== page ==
CONCERNS were this week raised about a “class system” in how two of Wirral’s most popular seaside areas are regenerated – in different plans for new pavements.
Wirral council set aside £2.4m for improvements to Hoylake and New Brighton as part of schemes to spruce up the resorts.
But while Hoylake is set to be given a new “town square” near its station with high-quality stone paving, residents and businesses are angry that officials suggested replace paving stones in New Brighton with asphalt.
Doug Darroch, curator of Fort Perch Rock in New Brighton, said he welcomed investment in the town and had nothing against high-quality asphalt being used.
But he said the difference between the plans for the two resorts was “reminiscent of the Titanic” and 100 years on “different things show the class system”.
Joy Hockey, who played a leading role in fighting off the original plans by Neptune to build on New Brighton’s marine lake as part of its £60m redevelopment, said “the old existing surface is much more visually interesting”.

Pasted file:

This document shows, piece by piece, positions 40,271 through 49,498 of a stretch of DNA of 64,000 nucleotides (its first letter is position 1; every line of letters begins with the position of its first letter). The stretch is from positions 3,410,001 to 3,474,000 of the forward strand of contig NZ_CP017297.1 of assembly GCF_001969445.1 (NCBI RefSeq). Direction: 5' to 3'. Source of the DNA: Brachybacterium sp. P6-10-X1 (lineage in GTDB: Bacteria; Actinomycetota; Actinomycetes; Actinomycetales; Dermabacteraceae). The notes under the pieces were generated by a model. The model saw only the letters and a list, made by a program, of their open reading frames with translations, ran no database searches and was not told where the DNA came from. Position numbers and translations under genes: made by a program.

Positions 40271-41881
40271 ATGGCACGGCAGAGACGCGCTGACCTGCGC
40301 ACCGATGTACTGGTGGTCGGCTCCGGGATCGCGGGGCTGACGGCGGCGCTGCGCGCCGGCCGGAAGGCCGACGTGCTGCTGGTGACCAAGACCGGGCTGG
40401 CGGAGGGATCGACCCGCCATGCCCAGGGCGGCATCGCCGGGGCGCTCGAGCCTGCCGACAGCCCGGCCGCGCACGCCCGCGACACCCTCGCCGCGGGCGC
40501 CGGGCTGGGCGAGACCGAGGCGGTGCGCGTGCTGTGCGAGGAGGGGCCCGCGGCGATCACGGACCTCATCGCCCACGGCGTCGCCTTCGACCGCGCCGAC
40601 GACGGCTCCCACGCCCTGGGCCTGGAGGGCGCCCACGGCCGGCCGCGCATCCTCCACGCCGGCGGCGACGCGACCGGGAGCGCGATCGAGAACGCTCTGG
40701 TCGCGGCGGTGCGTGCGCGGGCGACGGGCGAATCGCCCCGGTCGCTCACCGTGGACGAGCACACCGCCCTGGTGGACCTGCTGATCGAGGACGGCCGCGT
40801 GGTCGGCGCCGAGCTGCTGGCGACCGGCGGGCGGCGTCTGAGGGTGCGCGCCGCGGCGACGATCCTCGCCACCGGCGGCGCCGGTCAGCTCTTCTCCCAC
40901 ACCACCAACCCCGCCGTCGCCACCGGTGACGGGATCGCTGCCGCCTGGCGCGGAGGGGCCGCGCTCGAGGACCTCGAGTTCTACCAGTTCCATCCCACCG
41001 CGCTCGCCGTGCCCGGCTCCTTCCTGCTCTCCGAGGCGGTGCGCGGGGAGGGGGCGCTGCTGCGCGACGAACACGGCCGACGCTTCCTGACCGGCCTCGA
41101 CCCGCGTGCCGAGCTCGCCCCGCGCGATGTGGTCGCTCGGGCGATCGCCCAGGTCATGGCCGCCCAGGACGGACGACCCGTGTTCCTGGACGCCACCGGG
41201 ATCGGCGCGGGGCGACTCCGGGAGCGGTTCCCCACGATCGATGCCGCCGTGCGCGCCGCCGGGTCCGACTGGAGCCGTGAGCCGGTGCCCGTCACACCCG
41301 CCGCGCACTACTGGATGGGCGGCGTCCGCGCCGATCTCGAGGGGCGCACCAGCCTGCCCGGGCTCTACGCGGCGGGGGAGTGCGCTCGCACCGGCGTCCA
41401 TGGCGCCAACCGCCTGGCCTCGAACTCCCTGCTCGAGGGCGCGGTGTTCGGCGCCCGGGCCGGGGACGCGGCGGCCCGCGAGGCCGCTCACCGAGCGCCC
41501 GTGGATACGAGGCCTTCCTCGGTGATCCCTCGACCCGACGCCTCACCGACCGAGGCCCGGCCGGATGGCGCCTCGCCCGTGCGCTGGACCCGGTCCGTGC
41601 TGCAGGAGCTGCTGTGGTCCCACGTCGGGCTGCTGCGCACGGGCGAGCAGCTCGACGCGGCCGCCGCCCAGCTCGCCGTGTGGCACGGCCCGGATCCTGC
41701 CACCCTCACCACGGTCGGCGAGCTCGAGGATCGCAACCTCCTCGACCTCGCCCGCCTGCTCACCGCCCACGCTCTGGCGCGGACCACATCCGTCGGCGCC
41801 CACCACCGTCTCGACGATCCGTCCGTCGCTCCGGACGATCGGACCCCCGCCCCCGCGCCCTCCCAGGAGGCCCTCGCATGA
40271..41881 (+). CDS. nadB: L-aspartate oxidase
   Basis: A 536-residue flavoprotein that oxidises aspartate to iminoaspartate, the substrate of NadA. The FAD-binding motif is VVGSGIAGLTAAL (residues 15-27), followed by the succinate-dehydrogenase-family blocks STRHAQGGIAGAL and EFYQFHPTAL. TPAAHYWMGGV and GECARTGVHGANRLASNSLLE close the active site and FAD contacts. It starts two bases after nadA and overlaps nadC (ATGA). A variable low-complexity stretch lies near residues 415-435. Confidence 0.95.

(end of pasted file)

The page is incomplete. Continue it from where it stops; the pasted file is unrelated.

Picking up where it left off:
She said: “It is the joins between paving which add interest to large areas.
“I shall be very worried if they do put ‘flexible surfacing’ down. I hope they choose the right colour at least.
“But if they have large areas of seamless surfacing, what will happen when they need to do repairs? They can never make it look right and you end up with an ugly patchwork.”
Two reports, one each for Hoylake and New Brighton, are due to be considered by the council’s ruling cabinet on Thursday April 12.
About New Brighton, the report said the roads and pavement along the front are “in poor condition and need improving”. It added that if they are not dealt with, they could “jeopardise the future of existing businesses in the town”.
The proposal says flagstones on pavements should be replaced with “flexible surfacing” with a few paved strips to break up “the overall extensive asphalt effect”. The road will also be asphalt.
In Hoylake, where paving stones along Market Street were extensively replaced for the Open golf championship in 2006, the plan is for further improvements ahead of the event returning in July 2014.
The report recommended upgrading the public area in front of the Grade II-listed station building to create an attractive “town square”, using “similar materials and products” to the earlier work.
New Brighton Cllr Pat Hackett said it was “still early days” and the reports made it clear there would be full consultation with the public before any final decision was made.
He said: “The important thing is it shows a commitment to New Brighton’s future and attract more investment.
“I would not get too carried away – traders will have their say before any final decision is made.”